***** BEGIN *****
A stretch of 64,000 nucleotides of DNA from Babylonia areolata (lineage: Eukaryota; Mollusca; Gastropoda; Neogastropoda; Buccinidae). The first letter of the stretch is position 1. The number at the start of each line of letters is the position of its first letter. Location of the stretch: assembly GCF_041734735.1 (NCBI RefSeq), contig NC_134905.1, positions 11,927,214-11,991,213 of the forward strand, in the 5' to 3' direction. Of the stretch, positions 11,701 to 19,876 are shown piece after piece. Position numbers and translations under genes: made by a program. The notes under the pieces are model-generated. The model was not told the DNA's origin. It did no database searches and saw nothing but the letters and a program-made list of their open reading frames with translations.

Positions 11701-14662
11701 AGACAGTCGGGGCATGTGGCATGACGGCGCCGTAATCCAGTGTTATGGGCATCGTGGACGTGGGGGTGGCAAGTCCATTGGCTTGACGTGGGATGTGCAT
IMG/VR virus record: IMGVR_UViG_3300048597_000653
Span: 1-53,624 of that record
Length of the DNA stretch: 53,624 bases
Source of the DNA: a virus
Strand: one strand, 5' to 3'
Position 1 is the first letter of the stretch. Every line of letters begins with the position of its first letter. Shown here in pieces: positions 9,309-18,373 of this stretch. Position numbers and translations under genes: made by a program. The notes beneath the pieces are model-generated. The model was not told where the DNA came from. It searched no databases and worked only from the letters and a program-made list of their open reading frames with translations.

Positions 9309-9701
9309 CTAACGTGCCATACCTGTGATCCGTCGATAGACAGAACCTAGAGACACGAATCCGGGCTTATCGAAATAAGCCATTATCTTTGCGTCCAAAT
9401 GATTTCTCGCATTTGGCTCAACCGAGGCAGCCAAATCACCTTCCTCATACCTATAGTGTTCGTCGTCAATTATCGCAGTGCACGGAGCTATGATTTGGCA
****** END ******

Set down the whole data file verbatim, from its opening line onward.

A stretch of 64,000 nucleotides of DNA from Babylonia areolata (lineage: Eukaryota; Mollusca; Gastropoda; Neogastropoda; Buccinidae). The first letter of the stretch is position 1. The number at the start of each line of letters is the position of its first letter. Location of the stretch: assembly GCF_041734735.1 (NCBI RefSeq), contig NC_134905.1, positions 11,927,214-11,991,213 of the forward strand, in the 5' to 3' direction. Of the stretch, positions 11,701 to 19,876 are shown piece after piece. Position numbers and translations under genes: made by a program. The notes under the pieces are model-generated. The model was not told the DNA's origin. It did no database searches and saw nothing but the letters and a program-made list of their open reading frames with translations.

Positions 11701-14662
11701 AGACAGTCGGGGCATGTGGCATGACGGCGCCGTAATCCAGTGTTATGGGCATCGTGGACGTGGGGGTGGCAAGTCCATTGGCTTGACGTGGGATGTGCAT
IMG/VR virus record: IMGVR_UViG_3300048597_000653
Span: 1-53,624 of that record
Length of the DNA stretch: 53,624 bases
Source of the DNA: a virus
Strand: one strand, 5' to 3'
Position 1 is the first letter of the stretch. Every line of letters begins with the position of its first letter. Shown here in pieces: positions 9,309-18,373 of this stretch. Position numbers and translations under genes: made by a program. The notes beneath the pieces are model-generated. The model was not told where the DNA came from. It searched no databases and worked only from the letters and a program-made list of their open reading frames with translations.

Positions 9309-9701
9309 CTAACGTGCCATACCTGTGATCCGTCGATAGACAGAACCTAGAGACACGAATCCGGGCTTATCGAAATAAGCCATTATCTTTGCGTCCAAAT
9401 GATTTCTCGCATTTGGCTCAACCGAGGCAGCCAAATCACCTTCCTCATACCTATAGTGTTCGTCGTCAATTATCGCAGTGCACGGAGCTATGATTTGGCA